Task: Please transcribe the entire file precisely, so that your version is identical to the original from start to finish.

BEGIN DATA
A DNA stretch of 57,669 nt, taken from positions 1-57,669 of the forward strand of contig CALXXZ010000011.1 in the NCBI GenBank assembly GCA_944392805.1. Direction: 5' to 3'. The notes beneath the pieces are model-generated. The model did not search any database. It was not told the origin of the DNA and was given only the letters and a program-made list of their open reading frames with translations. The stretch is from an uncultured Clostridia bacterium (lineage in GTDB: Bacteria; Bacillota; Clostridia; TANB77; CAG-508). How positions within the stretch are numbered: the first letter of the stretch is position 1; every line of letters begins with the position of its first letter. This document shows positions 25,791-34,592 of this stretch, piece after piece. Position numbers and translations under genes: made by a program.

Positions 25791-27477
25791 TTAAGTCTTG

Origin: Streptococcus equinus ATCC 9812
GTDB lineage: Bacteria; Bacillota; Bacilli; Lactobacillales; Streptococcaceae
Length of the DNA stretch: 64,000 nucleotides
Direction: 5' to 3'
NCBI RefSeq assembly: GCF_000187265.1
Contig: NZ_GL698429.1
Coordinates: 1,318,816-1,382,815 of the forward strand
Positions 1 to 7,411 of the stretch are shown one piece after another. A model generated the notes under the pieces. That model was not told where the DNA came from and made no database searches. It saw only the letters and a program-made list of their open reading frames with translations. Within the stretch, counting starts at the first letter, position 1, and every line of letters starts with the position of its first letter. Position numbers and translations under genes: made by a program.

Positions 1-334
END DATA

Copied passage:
A DNA stretch of 57,669 nt, taken from positions 1-57,669 of the forward strand of contig CALXXZ010000011.1 in the NCBI GenBank assembly GCA_944392805.1. Direction: 5' to 3'. The notes beneath the pieces are model-generated. The model did not search any database. It was not told the origin of the DNA and was given only the letters and a program-made list of their open reading frames with translations. The stretch is from an uncultured Clostridia bacterium (lineage in GTDB: Bacteria; Bacillota; Clostridia; TANB77; CAG-508). How positions within the stretch are numbered: the first letter of the stretch is position 1; every line of letters begins with the position of its first letter. This document shows positions 25,791-34,592 of this stretch, piece after piece. Position numbers and translations under genes: made by a program.

Positions 25791-27477
25791 TTAAGTCTTG

Origin: Streptococcus equinus ATCC 9812
GTDB lineage: Bacteria; Bacillota; Bacilli; Lactobacillales; Streptococcaceae
Length of the DNA stretch: 64,000 nucleotides
Direction: 5' to 3'
NCBI RefSeq assembly: GCF_000187265.1
Contig: NZ_GL698429.1
Coordinates: 1,318,816-1,382,815 of the forward strand
Positions 1 to 7,411 of the stretch are shown one piece after another. A model generated the notes under the pieces. That model was not told where the DNA came from and made no database searches. It saw only the letters and a program-made list of their open reading frames with translations. Within the stretch, counting starts at the first letter, position 1, and every line of letters starts with the position of its first letter. Position numbers and translations under genes: made by a program.

Positions 1-334